The friction means 16 is provided to resist tilting movement of the head 14 and to normally hold the head 14 againststilting movement until deliberately operated or shifted. The means 16 is associated with the tiltable mounting means 15 so that the means 15 and 16 form a frictional joint or connection between the body 12 and the tiltable head 14. In the preferred construction, acircular socket 56 is provided in the outer side of a support 25 to house or carry the friction means 16. The friction means 16 includes a plurality of spaced friction discs 57 arranged within the socket 56 and rotatable with the shaft 15 and a plurality of friction discs 58 interposed between the several discs 57 and held against rotational or turning movement. The shaft 43 projects into the socket 56 and the discs 57 are connected to the shaft to rotate therewith by sliding key or spline connections 59.

The male or stationary friction discs 58 are spaced between each of the several movable discs 57 and are Slidably carried in the socket 56.- A plurality of spaced outwardly-projecting lugs 60 are provided on each disc 58 to slidably lit bearings or slide bushings 60*JL in longitudinal internal grooves 61 in the socket 56. The lugs 6() slidably cooperate with the bushings 60a to hold the friction discs 58 against rotation or turning. The bushings 60al are preferably of stainless steel so that they cannot become corroded by acids, etc., in the lubricant provided for the friction means. Discs 62 of fibrous or suitablemovement-resisting material are interposed between each of the several discs 57 and 58.

The assembly of the several discs 57 and 58 and 62is slidable or movable longitudinally relative to the shaft 43, and the present invention provides means for manually adjusting or varying the cooperative frictional pressure between the discs. A cap 63 is screw-threaded onto the outer side of the support 25 to lclose the Aouter end of the socket 56 and to exert a compression strain on the discs of the friction meansl 1,6. The periphery of the cap 63 may be suitably knurled or roughened so as to be'readily gripped. It will be apparent how the cap 63 may be threaded or adjusted to vary the resistive action of the friction plates of the means 16.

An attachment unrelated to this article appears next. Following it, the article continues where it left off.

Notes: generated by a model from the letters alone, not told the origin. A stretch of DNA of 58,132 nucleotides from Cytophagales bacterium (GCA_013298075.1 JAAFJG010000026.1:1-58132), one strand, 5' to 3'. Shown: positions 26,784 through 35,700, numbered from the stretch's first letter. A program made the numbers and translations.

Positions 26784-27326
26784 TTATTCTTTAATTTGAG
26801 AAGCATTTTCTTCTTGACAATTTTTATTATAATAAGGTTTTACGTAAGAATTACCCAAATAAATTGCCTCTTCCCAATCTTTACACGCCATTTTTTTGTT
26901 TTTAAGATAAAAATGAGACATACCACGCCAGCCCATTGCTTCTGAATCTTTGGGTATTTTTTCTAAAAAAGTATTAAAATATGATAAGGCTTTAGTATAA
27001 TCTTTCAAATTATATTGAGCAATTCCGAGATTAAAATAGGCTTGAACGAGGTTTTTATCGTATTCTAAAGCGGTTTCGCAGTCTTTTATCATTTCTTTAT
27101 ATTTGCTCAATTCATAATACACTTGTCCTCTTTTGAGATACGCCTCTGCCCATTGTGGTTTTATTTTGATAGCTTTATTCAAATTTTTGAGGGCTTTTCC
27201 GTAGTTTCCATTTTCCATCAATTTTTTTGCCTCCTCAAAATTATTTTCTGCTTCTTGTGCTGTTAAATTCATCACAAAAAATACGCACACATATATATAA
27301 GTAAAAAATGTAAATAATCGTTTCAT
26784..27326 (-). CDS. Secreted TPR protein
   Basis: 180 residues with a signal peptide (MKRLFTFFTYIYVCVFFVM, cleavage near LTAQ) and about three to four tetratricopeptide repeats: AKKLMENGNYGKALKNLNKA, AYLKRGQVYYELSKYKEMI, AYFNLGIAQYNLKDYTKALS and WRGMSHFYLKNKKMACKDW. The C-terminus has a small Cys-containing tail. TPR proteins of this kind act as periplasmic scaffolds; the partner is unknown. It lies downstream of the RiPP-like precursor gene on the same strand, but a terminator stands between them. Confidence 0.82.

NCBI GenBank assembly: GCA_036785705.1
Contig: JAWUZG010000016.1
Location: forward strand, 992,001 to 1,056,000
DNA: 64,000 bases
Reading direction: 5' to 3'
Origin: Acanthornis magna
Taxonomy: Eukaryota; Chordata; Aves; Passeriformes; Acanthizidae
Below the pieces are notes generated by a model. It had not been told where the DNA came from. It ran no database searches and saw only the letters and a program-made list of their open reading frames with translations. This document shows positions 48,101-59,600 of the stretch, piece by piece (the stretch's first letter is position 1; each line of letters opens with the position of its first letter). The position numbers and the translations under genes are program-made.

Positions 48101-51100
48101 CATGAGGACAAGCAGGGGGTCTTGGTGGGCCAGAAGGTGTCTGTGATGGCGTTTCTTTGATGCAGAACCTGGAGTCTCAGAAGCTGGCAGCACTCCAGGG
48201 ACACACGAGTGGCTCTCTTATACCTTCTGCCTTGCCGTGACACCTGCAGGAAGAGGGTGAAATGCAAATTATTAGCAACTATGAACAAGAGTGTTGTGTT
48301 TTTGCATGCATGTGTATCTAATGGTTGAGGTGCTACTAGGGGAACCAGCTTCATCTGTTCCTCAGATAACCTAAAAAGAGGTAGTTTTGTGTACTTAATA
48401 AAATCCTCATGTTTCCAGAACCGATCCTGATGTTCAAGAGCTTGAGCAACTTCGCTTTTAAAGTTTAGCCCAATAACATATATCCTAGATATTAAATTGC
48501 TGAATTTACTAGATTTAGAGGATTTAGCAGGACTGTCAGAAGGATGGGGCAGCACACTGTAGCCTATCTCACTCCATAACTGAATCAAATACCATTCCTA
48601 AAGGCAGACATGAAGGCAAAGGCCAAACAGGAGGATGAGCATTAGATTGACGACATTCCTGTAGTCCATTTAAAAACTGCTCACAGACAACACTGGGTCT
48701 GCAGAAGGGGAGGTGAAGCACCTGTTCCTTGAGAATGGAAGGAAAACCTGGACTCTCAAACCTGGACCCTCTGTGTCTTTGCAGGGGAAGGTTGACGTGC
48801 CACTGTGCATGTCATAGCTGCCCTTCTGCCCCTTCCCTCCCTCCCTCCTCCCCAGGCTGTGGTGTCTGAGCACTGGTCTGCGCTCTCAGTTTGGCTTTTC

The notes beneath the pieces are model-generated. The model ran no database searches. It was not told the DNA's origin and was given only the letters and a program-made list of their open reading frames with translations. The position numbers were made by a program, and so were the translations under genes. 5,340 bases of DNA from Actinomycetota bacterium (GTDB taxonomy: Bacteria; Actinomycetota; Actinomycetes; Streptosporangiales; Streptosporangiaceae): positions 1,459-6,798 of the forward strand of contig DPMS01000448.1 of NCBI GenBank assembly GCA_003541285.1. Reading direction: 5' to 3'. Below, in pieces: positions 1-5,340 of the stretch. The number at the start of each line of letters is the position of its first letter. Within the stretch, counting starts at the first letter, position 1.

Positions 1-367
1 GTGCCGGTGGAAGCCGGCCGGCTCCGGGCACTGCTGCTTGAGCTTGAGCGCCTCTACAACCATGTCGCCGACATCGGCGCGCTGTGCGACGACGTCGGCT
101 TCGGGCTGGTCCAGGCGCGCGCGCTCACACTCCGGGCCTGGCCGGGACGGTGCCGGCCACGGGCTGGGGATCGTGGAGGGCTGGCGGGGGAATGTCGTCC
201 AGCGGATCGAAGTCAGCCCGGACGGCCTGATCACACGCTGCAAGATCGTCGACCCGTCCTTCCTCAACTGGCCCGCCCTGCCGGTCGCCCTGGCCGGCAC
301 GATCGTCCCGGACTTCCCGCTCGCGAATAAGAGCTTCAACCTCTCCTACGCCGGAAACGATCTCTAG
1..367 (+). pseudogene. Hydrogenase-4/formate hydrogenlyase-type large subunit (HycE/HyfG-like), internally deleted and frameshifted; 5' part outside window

It is a feature ofthe present invention that means is provided for normallyr urging the male discs 58 apart or away from one anotherand to aid in releasing or loosening the friction discs of the means 16 upon the cap 63 being threaded outward. Helical compression springs 64 are arranged between the lugs of the several friction discs 58. The springs 64 may be normally under compression so as to exert pressure to move the several discs 57 and 58 outward upon outward adjustment or loosening of the cap 63. Means is provided for supplying a lubricant to the socket 56 to lubricate the friction discs. A suitable alemite or lubricantJ fitting 65 may be screw threaded into an opening in the cap 63 to discharge into the socket 56. Spaced openings or slots 66 may be provided in the discs 62 of movement-resisting material to hold or carry the lubricant.

The heating means 17 is provided to heat the means 13 and 16 and parts adjacent thereto so thatthe lubricant contained in or associated with the means 13fand 16a may have the desired iuidity to provide for the easy and smooth operation of thevmechanism. The .means 17 is in the nature of an electrical heating means and includes a heating element 68 arranged in an opening 69 in the body 12. The opening 69 includes a substantially semi-circular portion 70 extending through the body flange 23. The curved lower portion 70 of the opening is preferably curved about the vertical axis of the body 12 and is preferably arranged adjacent the lower side of the iange 22. The opposite ends of the-lower opening portion '70 communicates with or joins the opposite ends of an upper portion 71 of the opening which passes through the support 25. The portion 70 of the opening passes upwardly through thel support 25 from one end vof the portion 70 and extends around the shaft opening 44 and then passes downwardly to join the oppositey end of the lower lportion 70. The upper portion 71 of the opening 69 passes upwardly atopposite sides of the shaft opening 44 and its upper end is preferably curved concentrically about the axis of the opening 44. The upper portion 71 of the opening 69 is preferablyadjacent the base or inner end of the socket 56.